# Distance unit of Leagues and Miles

I am reading the Jules Verne novel 20,000 Leagues Under the Sea in the translation by Anthony Bonner published in 1962 by Bantam Books.

In chapter 20 around the 16th paragraph on pg. 163 begins:

On January 2, we had traveled 11,340 miles, or 5,250 leagues from our point...

I did some research and it appears that a league is defined as three miles on land. Correspondingly a "nautical league" is defined as three nautical miles.

Therefore, whether or not the author is referring to leagues or nautical leagues (as long as the appropriate mile unit is used) this math doesn't seem correct. It seems to suggest that a league is just 2.16 miles.

Where is my error in this? Is there an error in the text or have I misunderstood the definition of the unit "league."

• What is your source for the definition of a league? – user14111 Nov 17 '17 at 5:49
• According to Wikipedia many different leagues have been used, and Verne's 2.16 is not out of line. – user14111 Nov 17 '17 at 6:01
• I would like to note that in another Jules Verne novel, Voyage au centre de la Terre, the German characters seems to use French leagues on land, which are 3898 or 4000 meters long. – b_jonas Nov 17 '17 at 10:56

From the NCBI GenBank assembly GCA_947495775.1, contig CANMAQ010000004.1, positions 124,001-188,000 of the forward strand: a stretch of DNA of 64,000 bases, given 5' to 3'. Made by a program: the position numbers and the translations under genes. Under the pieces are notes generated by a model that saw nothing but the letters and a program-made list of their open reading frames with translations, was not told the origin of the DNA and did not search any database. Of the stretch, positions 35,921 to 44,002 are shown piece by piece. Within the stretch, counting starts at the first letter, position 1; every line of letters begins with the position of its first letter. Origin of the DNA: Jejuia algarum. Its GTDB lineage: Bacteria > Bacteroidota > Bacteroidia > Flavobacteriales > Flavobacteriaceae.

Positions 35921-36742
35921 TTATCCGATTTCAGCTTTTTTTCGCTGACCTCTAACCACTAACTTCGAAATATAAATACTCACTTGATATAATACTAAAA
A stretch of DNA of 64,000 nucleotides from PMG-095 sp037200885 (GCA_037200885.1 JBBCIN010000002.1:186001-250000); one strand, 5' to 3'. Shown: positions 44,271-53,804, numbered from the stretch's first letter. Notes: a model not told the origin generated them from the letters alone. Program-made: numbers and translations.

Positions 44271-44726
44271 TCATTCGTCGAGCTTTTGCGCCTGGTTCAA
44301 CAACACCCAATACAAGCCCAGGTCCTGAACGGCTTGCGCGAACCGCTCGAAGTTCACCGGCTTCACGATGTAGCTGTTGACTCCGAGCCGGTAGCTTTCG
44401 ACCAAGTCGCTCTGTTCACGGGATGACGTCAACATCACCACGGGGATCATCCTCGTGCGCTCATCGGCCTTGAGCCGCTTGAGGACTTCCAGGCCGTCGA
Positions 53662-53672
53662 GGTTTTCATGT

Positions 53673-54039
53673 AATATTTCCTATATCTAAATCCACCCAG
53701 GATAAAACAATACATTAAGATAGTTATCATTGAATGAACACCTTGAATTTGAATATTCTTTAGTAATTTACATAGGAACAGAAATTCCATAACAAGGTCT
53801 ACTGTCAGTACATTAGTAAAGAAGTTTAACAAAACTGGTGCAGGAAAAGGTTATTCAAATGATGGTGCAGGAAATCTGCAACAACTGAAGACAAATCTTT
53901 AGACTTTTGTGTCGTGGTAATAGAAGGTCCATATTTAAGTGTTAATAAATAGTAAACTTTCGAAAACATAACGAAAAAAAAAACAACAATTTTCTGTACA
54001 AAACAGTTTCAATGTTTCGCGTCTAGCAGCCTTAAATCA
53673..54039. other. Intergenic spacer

The Wikipedia article on this book says that a league here is something called a "metric" league, or 4 kilometres. With that figure, a league turns out to be 2.16 nautical miles, or 2.485 miles in modern units.

At any rate, multiple passages indicate that the 2.16 figure is intentional:

1. From the 21st to the 23rd of January the Nautilus went at the rate of two hundred and fifty leagues in twenty-four hours, being five hundred and forty miles, or twenty-two miles an hour.

540/250 = 2.16

2. Part 2, Chapter 4

We had made 16,220 miles, or 7,500 (French) leagues from our starting-point in the Japanese Seas.

16220/7500 = 2.1627

The original French shows that the Wikipedia reference, which seems to be some translation, is correct (emphasis mine):

Mais bientôt ces derniers représentants de la vie animale disparurent, et, au-dessous de trois lieues, le Nautilus dépassa les limites de l’existence sous-marine, comme fait le ballon qui s’élève dans les airs au-dessus des zones respirables. Nous avions atteint une profondeur de seize mille mètres, — quatre lieues, — et les flancs du Nautilus supportaient alors une pression de seize cents atmosphères, c’est-à-dire seize cents kilogrammes par chaque centimètre carré de sa surface !

16000 metres in 4 leagues (a lieue is a league) makes 4 kilometres a league.